Venice: Bruce Weber Returns For 25th Anniversary Screening of His Chet Baker Doc (Q&A)
The photographer and filmmaker screens 1988's "Let's Get Lost" and also screens footage from his work in progress about Robert Mitchum.
Photographer and film director Bruce Weber dropped by the Venice International Film Festival over the weekend to mark the 25th anniversary of 1988’s Let’s Get Lost, his Oscar-nominated film about jazz great Chet Baker, and to show off work-in-progress footage from his upcoming film about actor Robert Mitchum, Nice Girls Don’t Stay For Breakfast.
The Hollywood Reporter: What does it mean for you to be screening Let’s Get Lost as part of the Venice Classics sidebar?
Bruce Weber: When we first showed it there 25 years ago, it was our first festival screening. Chet had passed away [earlier that year], and we didn’t know if we could finish it, emotionally or financially, but we all got together and worked very hard to finish it. We hadn’t shown it to very many people, so we were nervous for the screening, but the Italian people were really fantastic, all the festival people were amazing. We were shocked and happy and surprised. It won the critics award. It was a really great time for film. Our only sadness was Chet wasn’t there with us. We had always talked about his being there with us. It would have been really great to be in Italy with him.
THR: What led to the 25th anniversary screening?
Weber: Lucky Raven [the Italian distributor] first worked with us on the film 25 years ago, and they wanted to take it on and do the DVD. They spoke with some people at the Venice Film Festival and they wanted to do it, too. They also wanted to do something on the film I’ve been working on for about ten years about Robert Mitchum. So we decided do a work-in-progress and also show the Chet film.
THR: There has never been a U.S. DVD release of Let’s Get Lost either.
Weber: Yes, but we are pretty sure there is going to be one out in November, and also boxed set that will contain Let’s Get Lost as one of four of my films from the period 1988 to 1966.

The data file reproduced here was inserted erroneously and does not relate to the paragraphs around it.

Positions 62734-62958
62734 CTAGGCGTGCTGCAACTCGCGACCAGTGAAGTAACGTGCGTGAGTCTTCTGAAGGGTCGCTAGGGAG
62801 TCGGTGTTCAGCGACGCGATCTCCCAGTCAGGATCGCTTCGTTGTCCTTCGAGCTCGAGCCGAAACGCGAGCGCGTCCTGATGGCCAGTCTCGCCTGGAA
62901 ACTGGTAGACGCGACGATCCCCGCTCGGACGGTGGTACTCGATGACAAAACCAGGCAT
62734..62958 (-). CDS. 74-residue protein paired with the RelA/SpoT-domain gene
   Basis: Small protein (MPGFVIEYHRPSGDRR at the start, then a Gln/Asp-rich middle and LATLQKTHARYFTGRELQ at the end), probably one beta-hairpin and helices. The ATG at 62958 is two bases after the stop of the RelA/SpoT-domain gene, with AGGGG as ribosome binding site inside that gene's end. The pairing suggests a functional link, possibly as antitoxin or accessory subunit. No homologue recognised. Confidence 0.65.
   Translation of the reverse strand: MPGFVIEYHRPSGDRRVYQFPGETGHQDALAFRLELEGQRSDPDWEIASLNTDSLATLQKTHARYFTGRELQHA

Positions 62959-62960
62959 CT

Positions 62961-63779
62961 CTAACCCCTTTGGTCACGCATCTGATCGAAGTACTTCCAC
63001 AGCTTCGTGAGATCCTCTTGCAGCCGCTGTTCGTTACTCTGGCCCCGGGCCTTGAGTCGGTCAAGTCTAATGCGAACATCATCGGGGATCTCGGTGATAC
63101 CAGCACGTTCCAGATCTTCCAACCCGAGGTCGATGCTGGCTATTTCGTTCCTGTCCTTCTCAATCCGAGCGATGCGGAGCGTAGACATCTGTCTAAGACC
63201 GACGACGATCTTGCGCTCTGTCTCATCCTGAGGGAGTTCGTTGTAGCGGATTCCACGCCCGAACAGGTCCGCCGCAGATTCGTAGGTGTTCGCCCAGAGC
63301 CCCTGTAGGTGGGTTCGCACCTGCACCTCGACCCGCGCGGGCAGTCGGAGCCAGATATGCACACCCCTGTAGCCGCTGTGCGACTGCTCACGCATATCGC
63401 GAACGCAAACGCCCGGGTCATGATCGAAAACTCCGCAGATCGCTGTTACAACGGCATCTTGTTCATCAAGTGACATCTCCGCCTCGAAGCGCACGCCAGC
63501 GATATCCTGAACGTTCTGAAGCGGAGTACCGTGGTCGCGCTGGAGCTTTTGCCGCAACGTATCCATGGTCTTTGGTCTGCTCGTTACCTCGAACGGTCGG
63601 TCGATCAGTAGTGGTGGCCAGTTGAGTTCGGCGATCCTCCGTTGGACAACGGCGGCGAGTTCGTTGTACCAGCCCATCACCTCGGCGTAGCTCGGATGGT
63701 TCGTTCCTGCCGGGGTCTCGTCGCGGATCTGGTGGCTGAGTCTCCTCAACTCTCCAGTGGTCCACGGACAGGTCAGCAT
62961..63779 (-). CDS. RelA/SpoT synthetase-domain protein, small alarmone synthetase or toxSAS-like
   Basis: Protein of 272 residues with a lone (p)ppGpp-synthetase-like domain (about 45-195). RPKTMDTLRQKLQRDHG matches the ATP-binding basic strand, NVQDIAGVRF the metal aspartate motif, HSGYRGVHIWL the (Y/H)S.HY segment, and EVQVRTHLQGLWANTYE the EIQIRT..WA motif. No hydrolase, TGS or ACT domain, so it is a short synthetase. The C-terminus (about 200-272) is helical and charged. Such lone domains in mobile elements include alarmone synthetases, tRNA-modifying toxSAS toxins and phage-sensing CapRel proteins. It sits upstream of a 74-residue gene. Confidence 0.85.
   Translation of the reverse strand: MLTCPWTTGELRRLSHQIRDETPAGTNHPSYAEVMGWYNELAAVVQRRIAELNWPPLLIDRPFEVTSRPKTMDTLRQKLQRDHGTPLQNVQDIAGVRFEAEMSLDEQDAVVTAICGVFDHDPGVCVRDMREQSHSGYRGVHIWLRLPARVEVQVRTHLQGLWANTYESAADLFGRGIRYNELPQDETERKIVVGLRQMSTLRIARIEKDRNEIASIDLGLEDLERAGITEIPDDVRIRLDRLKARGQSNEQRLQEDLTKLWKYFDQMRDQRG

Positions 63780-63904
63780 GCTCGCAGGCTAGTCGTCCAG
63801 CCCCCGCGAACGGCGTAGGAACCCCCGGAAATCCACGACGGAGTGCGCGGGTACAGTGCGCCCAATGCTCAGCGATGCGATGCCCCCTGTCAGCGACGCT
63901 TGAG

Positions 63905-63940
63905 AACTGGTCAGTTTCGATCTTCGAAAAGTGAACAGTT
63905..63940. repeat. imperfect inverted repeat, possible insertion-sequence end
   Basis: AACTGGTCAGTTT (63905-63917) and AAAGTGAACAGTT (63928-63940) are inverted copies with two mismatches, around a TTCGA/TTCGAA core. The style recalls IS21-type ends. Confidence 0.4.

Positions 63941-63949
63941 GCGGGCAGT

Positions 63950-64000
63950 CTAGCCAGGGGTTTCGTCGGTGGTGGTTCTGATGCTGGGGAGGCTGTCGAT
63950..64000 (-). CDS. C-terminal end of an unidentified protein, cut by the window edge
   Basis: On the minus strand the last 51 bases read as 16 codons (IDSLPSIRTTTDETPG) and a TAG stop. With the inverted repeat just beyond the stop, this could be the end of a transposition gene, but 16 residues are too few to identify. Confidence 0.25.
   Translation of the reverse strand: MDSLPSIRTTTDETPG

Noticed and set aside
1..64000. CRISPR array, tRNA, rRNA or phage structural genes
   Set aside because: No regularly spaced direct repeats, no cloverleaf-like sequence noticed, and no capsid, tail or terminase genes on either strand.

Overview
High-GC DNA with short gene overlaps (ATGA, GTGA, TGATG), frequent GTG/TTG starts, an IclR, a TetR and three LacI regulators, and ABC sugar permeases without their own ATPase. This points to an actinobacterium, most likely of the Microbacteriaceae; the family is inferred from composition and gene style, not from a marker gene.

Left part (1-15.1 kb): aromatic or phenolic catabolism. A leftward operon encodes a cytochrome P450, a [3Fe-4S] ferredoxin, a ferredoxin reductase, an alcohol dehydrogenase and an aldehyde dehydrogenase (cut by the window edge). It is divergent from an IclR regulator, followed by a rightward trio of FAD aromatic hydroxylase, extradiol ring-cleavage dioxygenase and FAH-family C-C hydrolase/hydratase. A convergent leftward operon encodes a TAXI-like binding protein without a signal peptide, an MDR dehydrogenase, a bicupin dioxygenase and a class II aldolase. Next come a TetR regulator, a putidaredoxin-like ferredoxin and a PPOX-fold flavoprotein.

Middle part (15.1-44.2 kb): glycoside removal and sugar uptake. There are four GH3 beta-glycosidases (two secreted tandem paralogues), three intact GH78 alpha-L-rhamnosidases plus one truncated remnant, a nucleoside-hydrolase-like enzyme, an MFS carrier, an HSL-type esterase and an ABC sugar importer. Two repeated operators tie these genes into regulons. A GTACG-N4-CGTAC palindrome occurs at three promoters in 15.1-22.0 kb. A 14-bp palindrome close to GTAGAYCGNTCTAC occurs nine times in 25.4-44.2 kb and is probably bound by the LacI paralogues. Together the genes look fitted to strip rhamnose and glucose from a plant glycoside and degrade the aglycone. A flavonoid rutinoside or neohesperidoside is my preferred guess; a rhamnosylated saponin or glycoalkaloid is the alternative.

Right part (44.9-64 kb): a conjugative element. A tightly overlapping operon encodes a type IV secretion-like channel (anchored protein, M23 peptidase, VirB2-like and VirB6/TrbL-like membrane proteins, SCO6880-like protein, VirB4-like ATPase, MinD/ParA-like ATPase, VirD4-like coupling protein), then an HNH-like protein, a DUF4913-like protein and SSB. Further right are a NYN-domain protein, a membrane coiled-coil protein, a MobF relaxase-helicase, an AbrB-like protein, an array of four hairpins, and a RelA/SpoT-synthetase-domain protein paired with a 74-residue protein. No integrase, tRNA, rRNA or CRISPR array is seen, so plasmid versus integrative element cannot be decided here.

THR: Have you yourself looked at Let’s Get Lost lately?
Weber: I saw it recently at a theater in the Cuban section of Miami, at a wonderful theater which still plays film. It was great to see it again. I hadn’t seen it in a while. I’m always nervous about seeing my films – you see all the good things and the bad things.
THR: Looking back, what do you think the film’s impact was? It did re-introduce Baker to a lot of people.
Weber: The impact was so different for a lot of different kinds of people. When [producer] Nan [Bush] and I were running around to festivals showing it, all these people would come up to us and tell us that they were all in love with Chet Baker at some time in their life, and that they had had an affair with him. Now there is no possible way that he could have had affairs with so many people. One thing I’ve noticed -- it even happened at that last screening in Miami -- people feel very romantic with each other when they watch this film. The film is sort of a landmark for them, not just in terms of discovering Chet Baker but also in discovering each other.
THR: How are along are you with your Mitchum movie?
Weber: We’re going to be showing about 30 minutes as a work-in-progress. I met Bob almost 25 years ago. It took a little bit of time to get him to do it, but once he said yes, he was a man of his word. He was a real gentleman like that.
We filmed him a lot. And it’s part musical. He sings with Rickie Lee Jones and Dr. John and Marianne Faithful. Bob, years ago in the ’50s, he did a calypso album. He also did a country-Western album.
We just started working on some more interviews. We’ll do a little more research. And then I think we’ll finish it. I’m hoping we can get some money to finish it. It gets really expensive making documentaries now – especially if you have a subject like Robert Mitchum, who was so prolific and did like 130-something films not counting his TV appearances. Plus we have a lot of music in the film.
But I feel really fortunate that I was to bump into people like Chet Baker and Robert Mitchum, because they were characters. Everybody wants everybody to be alike these days, but these men lived on their own terms.
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